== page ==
With under three to go in the third quarter, De La Salle sues for time and Josh Webb comes into the game for Teng. Jeron seems to be unsure it's him departing and points at himself while facing the bench. The DLSU coaching staff seem to want to save him for the final period.

The exchange for Webb is pregnant with meaning. Once upon a time, Josh Webb was a touted rookie like Teng. His energy and power won over fans in his first season. But the former Zobel standout never emerged as a reliable go-to guy and is now marooned deep in the La Salle depth chart in his last year. A cautionary tale for Teng?

The third quarter closes with Ateneo nursing a three point lead, 53-50.

Ateneo starts the fourth period as the brighter team, and a baby hook by Slaughter makes it 59-53 with under seven minutes to go. All this time Jeron sits unsmiling on the bench. He seems itching to get back into the action.

With six and a half minutes to go, he checks into the match with Arnold Van Opstal.

Ateneo stretches the lead to 62-53 with under five to play. Teng leads a fast break and offloads in the general direction of Van Opstal and Torres. But the ball slips away, and the fast break chance goes begging. He puts his hands on his head in frustration.

With three minutes to play LA Revilla drives to the hoop and hands off a perfect pass to Teng who banks it in off the glass. La Salle is within five, 62-57. It's not yet over. A Manguera triple pulls the Archers to within four, 64-60, but a Salva two-for-two from the line restores the lead to six.

With under two minutes to go Jeron drives into the paint, and once again Gonzaga is there to greet him with a hard foul. Jeron splits. 66-61.

In the ensuing possession it's Gonzaga again who comes up with a huge play. Tiongson serves up an attempt as the shot clock winds down but Gonzaga grabs the rebound. Ateneo can't score, but they have bled a huge chunk off the clock. "That was Teng's man" says ABS-CBN analyst TJ Manotoc of the uncontested offensive board by Gonzaga.

There is just a minute or so for La Salle to turn back a two-possession game.

Revilla misses. Teng heroically saves the loose ball in front of his bench but he can only send it to an Atenean. Tiongson splits from the line and with 44 ticks left Ateneo lead 67-61.

During the time out the Ateneo gallery bursts into a cheer of "Go Ateneo, One Big Fight." The DLSU side is silent.

And then... disaster.

Teng is set to inbound. The ref hands him the ball then starts to count down to five by waving his arm sideways. One wave. Two waves.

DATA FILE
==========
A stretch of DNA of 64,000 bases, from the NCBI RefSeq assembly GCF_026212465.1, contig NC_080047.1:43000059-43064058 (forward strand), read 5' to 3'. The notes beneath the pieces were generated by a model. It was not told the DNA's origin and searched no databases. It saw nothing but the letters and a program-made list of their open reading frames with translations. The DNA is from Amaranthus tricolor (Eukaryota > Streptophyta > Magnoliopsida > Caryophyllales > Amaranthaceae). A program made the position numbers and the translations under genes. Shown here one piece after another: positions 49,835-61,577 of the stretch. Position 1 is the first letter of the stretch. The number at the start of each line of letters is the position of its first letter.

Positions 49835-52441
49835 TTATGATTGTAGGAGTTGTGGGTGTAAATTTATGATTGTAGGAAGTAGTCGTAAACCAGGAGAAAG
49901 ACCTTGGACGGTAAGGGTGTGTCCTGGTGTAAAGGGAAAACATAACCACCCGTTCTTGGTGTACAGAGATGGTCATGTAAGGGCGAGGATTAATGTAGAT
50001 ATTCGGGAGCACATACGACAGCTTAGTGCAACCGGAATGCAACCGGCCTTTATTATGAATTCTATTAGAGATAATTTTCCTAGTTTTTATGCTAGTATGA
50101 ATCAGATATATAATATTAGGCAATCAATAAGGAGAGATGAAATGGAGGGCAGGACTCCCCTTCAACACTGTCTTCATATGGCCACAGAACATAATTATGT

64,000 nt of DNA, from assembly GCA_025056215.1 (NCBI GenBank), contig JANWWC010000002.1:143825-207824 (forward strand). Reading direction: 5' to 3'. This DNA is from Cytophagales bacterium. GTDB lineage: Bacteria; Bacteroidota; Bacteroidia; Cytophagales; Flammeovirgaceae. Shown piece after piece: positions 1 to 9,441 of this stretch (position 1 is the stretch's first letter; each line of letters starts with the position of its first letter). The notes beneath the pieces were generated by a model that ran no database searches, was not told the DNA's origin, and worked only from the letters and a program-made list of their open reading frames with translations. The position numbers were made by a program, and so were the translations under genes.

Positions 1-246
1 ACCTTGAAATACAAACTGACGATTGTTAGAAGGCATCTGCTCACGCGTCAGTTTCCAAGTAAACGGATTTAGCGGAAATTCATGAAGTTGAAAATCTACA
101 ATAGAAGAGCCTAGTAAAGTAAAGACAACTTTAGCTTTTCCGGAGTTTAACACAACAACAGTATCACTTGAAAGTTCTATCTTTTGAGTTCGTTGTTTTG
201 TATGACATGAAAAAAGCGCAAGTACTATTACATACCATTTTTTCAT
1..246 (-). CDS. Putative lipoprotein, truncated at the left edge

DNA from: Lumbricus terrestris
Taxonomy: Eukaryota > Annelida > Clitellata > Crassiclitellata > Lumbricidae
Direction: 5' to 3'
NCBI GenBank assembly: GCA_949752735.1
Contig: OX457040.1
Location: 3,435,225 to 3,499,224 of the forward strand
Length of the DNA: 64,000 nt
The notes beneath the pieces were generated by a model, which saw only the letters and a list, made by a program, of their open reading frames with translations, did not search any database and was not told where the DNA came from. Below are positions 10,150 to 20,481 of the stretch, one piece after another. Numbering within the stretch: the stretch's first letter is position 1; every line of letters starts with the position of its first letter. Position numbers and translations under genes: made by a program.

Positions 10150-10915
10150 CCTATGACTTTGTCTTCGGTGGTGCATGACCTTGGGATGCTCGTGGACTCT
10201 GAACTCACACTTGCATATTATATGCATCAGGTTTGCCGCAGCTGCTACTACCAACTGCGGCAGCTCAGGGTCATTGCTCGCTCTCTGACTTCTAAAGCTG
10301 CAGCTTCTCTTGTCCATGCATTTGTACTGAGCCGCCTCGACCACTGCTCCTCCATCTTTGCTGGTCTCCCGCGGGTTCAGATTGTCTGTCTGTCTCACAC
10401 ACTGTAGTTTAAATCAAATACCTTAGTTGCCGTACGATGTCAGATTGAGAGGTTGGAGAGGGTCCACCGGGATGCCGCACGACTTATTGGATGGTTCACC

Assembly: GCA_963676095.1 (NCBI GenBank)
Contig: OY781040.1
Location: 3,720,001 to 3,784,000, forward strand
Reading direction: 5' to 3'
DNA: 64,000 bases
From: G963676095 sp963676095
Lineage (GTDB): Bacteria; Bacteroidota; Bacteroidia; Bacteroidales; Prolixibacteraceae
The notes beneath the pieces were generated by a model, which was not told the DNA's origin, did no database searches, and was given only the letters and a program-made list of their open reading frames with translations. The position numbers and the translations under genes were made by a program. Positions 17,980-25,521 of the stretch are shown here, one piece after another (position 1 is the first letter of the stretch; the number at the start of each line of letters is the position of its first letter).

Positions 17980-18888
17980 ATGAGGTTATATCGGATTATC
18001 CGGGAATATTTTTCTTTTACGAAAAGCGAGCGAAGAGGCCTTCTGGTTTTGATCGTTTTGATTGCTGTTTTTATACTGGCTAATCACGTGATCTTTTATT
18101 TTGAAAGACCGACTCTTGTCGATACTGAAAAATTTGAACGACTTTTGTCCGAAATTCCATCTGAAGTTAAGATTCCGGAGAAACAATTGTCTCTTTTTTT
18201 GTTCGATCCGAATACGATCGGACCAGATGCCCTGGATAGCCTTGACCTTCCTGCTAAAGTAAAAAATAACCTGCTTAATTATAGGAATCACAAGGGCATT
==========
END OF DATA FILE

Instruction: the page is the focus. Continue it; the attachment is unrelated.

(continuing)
Teng can't find an open Archer.

Three waves. Four waves.

All the Archers are still blanketed.

Fifth wave. The ball is still in Teng's hands. He passes but it's too late. The whistle blows. Five second inbound violation. Ateneo ball.

Teng hops up and down in despair. Revilla shows his leadership by consoling him with a few encouraging slaps to his chest, while perhaps telling him that at five seconds, you let that ball go no matter what.

All hope of a La Salle comeback vanish. A foul-a-thon ensues and Ateneo wins by 10. As the players gather for the alma mater song, Teng, Papot Paredes, and Revilla continue deconstructing the five second violation with one another.

Teng has scored thirteen points, second only to Revilla's sixteen for the Archers. It's 2.5 points more than his season average. He goes four for six from the line, picks up two assists, and amasses eight rebounds. It's a terrific line for a first year player's first game against the finest team in the land.

It's also not enough, as La Salle falls again to Ateneo.

Teng may not have won the game, but he won the respect of his opponents.

"We really had to focus on him" said Ravena in the postgame press conference. "He has a strength and speed advantage over a lot of us."

"He's strong for his size" said Gonzaga in the hallway outside the Ateneo locker room. "He has the license to do anything he wants to. But I laid off on him on defense. I let him shoot from outside. He's harder to stop when he's driving."


You are Jeron Teng. The great hope of De La Salle basketball. You've been valiant in your first ever clash against Ateneo, but your team has fallen short.

But don't worry. You have at least nine more of these games with which to carve out your legend.